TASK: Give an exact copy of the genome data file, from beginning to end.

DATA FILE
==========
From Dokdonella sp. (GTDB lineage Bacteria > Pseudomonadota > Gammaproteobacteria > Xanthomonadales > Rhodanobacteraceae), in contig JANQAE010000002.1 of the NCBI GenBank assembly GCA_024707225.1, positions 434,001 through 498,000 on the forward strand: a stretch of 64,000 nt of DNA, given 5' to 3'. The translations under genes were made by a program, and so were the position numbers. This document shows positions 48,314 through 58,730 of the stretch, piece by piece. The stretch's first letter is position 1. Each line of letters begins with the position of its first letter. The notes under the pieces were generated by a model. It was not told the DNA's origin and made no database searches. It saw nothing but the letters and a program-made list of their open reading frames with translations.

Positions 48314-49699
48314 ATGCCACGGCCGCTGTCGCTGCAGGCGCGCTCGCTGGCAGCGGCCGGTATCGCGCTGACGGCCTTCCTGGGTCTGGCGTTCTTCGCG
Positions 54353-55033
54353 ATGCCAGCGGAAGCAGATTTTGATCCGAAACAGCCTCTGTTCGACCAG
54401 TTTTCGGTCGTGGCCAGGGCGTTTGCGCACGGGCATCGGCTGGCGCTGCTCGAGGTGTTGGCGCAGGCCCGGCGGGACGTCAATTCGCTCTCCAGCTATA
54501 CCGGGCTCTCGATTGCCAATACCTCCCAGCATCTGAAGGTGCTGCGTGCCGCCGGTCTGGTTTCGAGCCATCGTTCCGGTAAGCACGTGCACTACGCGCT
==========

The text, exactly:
From Dokdonella sp. (GTDB lineage Bacteria > Pseudomonadota > Gammaproteobacteria > Xanthomonadales > Rhodanobacteraceae), in contig JANQAE010000002.1 of the NCBI GenBank assembly GCA_024707225.1, positions 434,001 through 498,000 on the forward strand: a stretch of 64,000 nt of DNA, given 5' to 3'. The translations under genes were made by a program, and so were the position numbers. This document shows positions 48,314 through 58,730 of the stretch, piece by piece. The stretch's first letter is position 1. Each line of letters begins with the position of its first letter. The notes under the pieces were generated by a model. It was not told the DNA's origin and made no database searches. It saw nothing but the letters and a program-made list of their open reading frames with translations.

Positions 48314-49699
48314 ATGCCACGGCCGCTGTCGCTGCAGGCGCGCTCGCTGGCAGCGGCCGGTATCGCGCTGACGGCCTTCCTGGGTCTGGCGTTCTTCGCG
Positions 54353-55033
54353 ATGCCAGCGGAAGCAGATTTTGATCCGAAACAGCCTCTGTTCGACCAG
54401 TTTTCGGTCGTGGCCAGGGCGTTTGCGCACGGGCATCGGCTGGCGCTGCTCGAGGTGTTGGCGCAGGCCCGGCGGGACGTCAATTCGCTCTCCAGCTATA
54501 CCGGGCTCTCGATTGCCAATACCTCCCAGCATCTGAAGGTGCTGCGTGCCGCCGGTCTGGTTTCGAGCCATCGTTCCGGTAAGCACGTGCACTACGCGCT